fmME speaks to Mounir Bensegueni to discuss the rising interest in Saudi Arabia's FM market and the challenges that remain
Just as 2014 drew to a close, two high-profile joint ventures were announced almost back-to-back in the FM market of Saudi Arabia. The first to launch was Interserve Rezayat, formed from a partnership between UK’s Interserve and Saudi Arabia’s Rezayat Group.
Publicised during a signing ceremony at the British Embassy in Riyadh, the company is expected to offer general support services consisting of technical maintenance and operations management.
The second announcement came from another UK-based FM provider, OCS Group, which entered into an agreement with the kingdom’s Zahid Group, to establish a joint venture, OCS Arabia.
“The entry into the Saudi market will open up a host of exciting possibilities with one of the fastest growing economies with significant capacity for future infrastructure spending,” comments Mounir Benegueni, head of business development for OCS.
Headquartered in the King Abdullah Economic City, a port facility and development zone, OCS Arabia will deliver a number of strategic services including inventory and audit, MEP maintenance, general and specialised cleaning, and property management. According to Benseguieni, “health and safety, as well as sustainability,” will play a critical part of OCS Arabia’s approach to its service.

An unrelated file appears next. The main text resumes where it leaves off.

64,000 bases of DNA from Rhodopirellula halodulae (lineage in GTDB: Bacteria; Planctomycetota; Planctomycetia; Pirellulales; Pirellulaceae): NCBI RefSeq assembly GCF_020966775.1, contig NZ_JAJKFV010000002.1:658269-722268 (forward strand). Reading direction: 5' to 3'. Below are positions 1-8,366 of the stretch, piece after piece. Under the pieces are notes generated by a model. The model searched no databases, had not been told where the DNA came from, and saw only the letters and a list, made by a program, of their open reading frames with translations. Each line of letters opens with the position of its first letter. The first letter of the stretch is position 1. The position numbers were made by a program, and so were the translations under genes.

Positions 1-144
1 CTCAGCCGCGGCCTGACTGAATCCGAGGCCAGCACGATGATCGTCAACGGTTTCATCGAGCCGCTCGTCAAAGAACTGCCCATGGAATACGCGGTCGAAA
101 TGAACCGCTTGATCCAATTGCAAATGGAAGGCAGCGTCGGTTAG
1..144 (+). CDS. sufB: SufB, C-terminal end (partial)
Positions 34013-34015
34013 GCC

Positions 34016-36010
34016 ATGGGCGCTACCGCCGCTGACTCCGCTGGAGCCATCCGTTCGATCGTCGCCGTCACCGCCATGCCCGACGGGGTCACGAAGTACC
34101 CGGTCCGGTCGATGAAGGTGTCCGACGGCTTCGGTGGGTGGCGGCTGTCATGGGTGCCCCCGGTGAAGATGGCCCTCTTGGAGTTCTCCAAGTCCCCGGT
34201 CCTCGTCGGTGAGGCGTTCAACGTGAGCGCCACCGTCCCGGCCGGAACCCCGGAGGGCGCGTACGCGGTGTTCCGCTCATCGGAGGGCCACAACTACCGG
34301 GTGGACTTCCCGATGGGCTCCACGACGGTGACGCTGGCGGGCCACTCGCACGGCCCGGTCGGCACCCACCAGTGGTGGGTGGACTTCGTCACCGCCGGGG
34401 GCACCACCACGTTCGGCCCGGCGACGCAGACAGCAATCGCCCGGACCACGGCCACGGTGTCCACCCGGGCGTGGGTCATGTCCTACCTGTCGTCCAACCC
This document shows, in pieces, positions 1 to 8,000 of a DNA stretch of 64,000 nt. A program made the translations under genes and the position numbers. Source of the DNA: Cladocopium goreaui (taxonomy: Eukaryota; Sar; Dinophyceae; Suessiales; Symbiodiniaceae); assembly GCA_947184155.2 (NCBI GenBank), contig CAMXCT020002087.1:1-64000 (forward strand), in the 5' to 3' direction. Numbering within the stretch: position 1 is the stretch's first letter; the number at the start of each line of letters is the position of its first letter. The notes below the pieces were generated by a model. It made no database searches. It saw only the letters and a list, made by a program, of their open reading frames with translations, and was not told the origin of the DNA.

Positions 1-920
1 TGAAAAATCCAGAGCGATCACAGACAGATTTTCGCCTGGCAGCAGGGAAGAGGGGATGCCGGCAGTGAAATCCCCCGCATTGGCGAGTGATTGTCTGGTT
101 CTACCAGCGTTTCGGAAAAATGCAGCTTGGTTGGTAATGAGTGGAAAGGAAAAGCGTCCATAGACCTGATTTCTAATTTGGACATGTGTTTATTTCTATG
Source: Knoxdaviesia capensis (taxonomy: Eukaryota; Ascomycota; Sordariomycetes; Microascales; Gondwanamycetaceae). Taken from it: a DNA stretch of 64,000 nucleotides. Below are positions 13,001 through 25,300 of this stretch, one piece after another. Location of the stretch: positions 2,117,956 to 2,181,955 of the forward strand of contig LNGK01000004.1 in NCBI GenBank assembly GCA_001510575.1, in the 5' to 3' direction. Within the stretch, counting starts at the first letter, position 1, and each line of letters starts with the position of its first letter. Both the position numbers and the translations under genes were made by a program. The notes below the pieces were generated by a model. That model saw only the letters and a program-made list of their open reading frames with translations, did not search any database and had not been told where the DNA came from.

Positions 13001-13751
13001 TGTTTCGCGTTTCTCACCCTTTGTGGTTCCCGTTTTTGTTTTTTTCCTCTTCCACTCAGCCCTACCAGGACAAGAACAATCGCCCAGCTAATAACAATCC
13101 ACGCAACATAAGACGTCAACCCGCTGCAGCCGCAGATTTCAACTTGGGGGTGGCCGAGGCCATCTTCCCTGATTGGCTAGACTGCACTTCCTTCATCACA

The new company joins the group’s portfolio as its third joint venture into the Middle East. Along with OCS Emirates, formed in 2014 in collaboration with United Technical Services in the UAE, and OCS Qatar, launched in 2012 with Qatar’s Tadmur Group, OCS Arabia is poised to service a number of industries, such as aviation, healthcare, education and retail.
“By uniting the best of the three JV’s, we will pave the way for a regional service offering and provide a one-stop shop solution capable of meeting customers facilities management needs, using a single source of supply across the GCC,” explains Benseguieni.
According to the head of business development, OCS’ venture into Saudi Arabia aims to take advantage of upcoming infrastructure projects. Citing a figure as reported during the Saudi FM Summit Jeddah in 2011, Benseguieni expects the nation’s facility management market to be worth over $2bn in 2015.